The previous days storm had left a clear morning sky, just perfect for starting out an adventure expedition with a flush of adrenalin flowing through as dare devil sky divers jumped out of an air-force helicopter from 14,000 feet, in a flurry of free-fall and colourful parachute canopy’s popping open in a thrill packed aero sport.
For Himachal, a state that abounds in adventure sports, it was for the first time that sky-diving as an adventure sport was conducted. In all 11 sky divers took the jump at the air show at Shimla airport on 12th June.
“Before every sky dive, the gut crunches just like it did when I first attempted it,” Squadron Leader Nisha Goverdhan described the excitement about the daring sport. Being the last sky-diver to fall out of the helicopter, a lot of cheering greeted Nisha as she landed on the airstrip.
“Being a girl from the hills here, seeing the beauty of Shimla, the white ranges of the greater Himalayas, the deep valleys and the overall geography around from that altitude has been a dream sky-diving experience for me,” Nisha, a veteran woman sky-diver captured the moment.
Sqd. Ldr. Nisha Goverdhan is from a village near Dharampur in Solan district of Himachal Pradesh and is a sky-diving instructor who has over 500 sky dives, a rare record for a woman sky-diver.
Corporal Balwan Singh from Bilaspur HP, a qualified rafting guide and Corporal Vishal Thakur from Bir, Kangra, a paraglider and para-motor pilot, were part of the 19 member Air Warriors team, better known as the ‘Air Devils’, which included two women, who participated in an adventure race that had sky-diving, mountain biking, para-sailing, trekking and river-rafting legs to complete in 6 days.
“In an adventure race an individual pits against himself and the unforgiving environment around for unique and compelling challenges,” Wing Commander SS Malik, leader from the Air Force team spelt out the essence of the sport.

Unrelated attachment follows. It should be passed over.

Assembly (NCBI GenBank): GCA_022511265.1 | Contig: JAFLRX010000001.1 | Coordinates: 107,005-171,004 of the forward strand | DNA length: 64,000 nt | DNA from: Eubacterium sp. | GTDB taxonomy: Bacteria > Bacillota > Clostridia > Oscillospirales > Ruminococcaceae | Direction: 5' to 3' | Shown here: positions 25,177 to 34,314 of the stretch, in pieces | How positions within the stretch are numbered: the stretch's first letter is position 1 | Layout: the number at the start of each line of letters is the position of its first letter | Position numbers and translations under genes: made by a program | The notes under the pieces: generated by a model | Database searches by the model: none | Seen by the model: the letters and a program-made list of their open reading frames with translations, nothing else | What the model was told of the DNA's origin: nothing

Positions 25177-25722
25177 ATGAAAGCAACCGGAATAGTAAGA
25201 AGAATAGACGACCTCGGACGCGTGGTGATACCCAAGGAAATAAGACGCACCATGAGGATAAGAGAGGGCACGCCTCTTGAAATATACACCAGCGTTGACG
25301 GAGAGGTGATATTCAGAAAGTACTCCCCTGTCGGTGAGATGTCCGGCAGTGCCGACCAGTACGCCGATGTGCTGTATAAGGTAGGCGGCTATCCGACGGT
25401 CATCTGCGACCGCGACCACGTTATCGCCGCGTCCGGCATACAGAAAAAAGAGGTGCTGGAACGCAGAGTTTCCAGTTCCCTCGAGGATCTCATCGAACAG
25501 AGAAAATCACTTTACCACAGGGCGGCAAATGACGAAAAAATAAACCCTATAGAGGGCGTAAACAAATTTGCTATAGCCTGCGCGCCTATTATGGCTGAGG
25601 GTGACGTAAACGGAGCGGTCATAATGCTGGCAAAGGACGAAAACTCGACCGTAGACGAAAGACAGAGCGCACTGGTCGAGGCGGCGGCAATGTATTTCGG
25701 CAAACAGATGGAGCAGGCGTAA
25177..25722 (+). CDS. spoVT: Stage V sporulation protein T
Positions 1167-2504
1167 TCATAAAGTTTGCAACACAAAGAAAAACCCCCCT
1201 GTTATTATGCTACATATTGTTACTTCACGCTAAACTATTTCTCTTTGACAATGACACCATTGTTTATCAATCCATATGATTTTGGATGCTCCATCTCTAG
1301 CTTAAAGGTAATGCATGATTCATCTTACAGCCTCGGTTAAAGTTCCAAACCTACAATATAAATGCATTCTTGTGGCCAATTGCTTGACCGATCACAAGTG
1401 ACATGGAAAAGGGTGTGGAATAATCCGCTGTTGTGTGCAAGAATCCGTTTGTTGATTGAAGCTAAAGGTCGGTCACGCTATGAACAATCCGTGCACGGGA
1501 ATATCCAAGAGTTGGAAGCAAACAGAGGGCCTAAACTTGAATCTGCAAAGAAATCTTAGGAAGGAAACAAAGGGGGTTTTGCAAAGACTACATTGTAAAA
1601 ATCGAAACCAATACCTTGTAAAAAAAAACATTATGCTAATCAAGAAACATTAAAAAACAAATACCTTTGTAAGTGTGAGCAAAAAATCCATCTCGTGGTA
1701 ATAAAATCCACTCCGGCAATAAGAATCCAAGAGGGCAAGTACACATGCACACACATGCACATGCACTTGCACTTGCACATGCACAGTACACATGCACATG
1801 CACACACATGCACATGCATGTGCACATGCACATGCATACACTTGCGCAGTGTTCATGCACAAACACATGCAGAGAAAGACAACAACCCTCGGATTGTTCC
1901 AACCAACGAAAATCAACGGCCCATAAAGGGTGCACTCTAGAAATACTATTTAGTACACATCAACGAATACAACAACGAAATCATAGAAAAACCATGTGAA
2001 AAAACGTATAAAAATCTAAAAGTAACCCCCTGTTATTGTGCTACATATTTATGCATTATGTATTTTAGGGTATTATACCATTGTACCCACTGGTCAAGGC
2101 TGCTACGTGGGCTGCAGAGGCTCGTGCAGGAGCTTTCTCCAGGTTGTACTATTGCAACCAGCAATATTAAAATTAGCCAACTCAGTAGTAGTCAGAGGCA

Testing the limits of human endurance it was the first Adventure Tourism race, a multi-discipline adventure sport activity, in the state that Himachal Tourism, HPTDC conducted with the Indian Air Force from 12th to 17th June.
Pushing the thrill for adventure a notch higher, an adventure expedition is the closest experience possible to the gone by era of great global explorations, where you wander out into the wild, not knowing what you are up against next.
An adventure team includes men and women and the race should have at least 3 legs passing through diverse environs, cultures and weather conditions and are prepared to face hot, cold and wet conditions; to endure whatever is thrown at them.
At the Shimla airport show, an Air Devil effortlessly took flight in a motorized para-glider, manoeuvred about the airfield, demonstrating that a para-motoring flight can last for a few hours and cover much distance.
After the excitement of the air show Mr Dinesh Malhotra, Commissioner Tourism-cum-Managing Director said that the Joint Adventure Expedition with Indian Air Force was an exercise to showcase the vast adventure opportunities available in Himachal Pradesh.
“We are going to introduce tourism packages inclusive of multi-disciplinary adventure activates with boarding, lodging and transportation facilities,” says Mr Dinesh Malhotra.
As the morning wore off, the Warriors got into the grove for a demanding Mountain Biking race to Tatapani, a riverside destination on the bank of River Sutlej that is famous for therapeutic hot water sulphur spring baths.
Chief Secretary Mr VC Pharka flagged off the Mountain Bikers from The Ridge at Shimla. “The joint expedition was organized to motivate the younger generation for activity based tourism. There would be more such expeditions,” he said.
Mountain biking (MTB) is popular in the hills and many from Shimla MTB association joined the Air Devil bikers for a race to Naldehra, guiding them through the city traffic. The large troupe of geared MTB bikers had the regular traffic flow in fluter with many curious motorists stopping to watch and allowing the bikers to get by.
There was no time to tee-off for a putting round of golf at the scenic Naldehra Golf Course, which happens to be the oldest one in the country and was laid out by Lord Curzon, the British Czar of the early 1900’s.
The gravity assisted downhill ride from Naldehra to Tatapani, after a quick lunch at Golf Glade restaurant, was as exciting as the morning glide down in a parachute after having jumped off the helicopter. Reaching speeds of 50 to 60 kms/hr, the Air Force bikers sped over the tarmac, only stopping for taking selfies and group photographs.
A brief stopover at Tatapani turned up a surprise for the Devils. A sulphur spring hot bath at Sandhya Hot Spring hotel was something that none of the adventurers were expecting. The healing waters was something that rejuvenated tired and sweating bodies.
By the woods Hotel Mahmaleshwar in Chindi was a comfort earned for a early to bed night stay. At day-break, the panoramic views of wooded mountains and orchard country, had the expedition move by road through dense cedar, pine and oak forests of Karsog, Gohar, with a lunch stopover at Mandi, to Jogindernagar for the second night.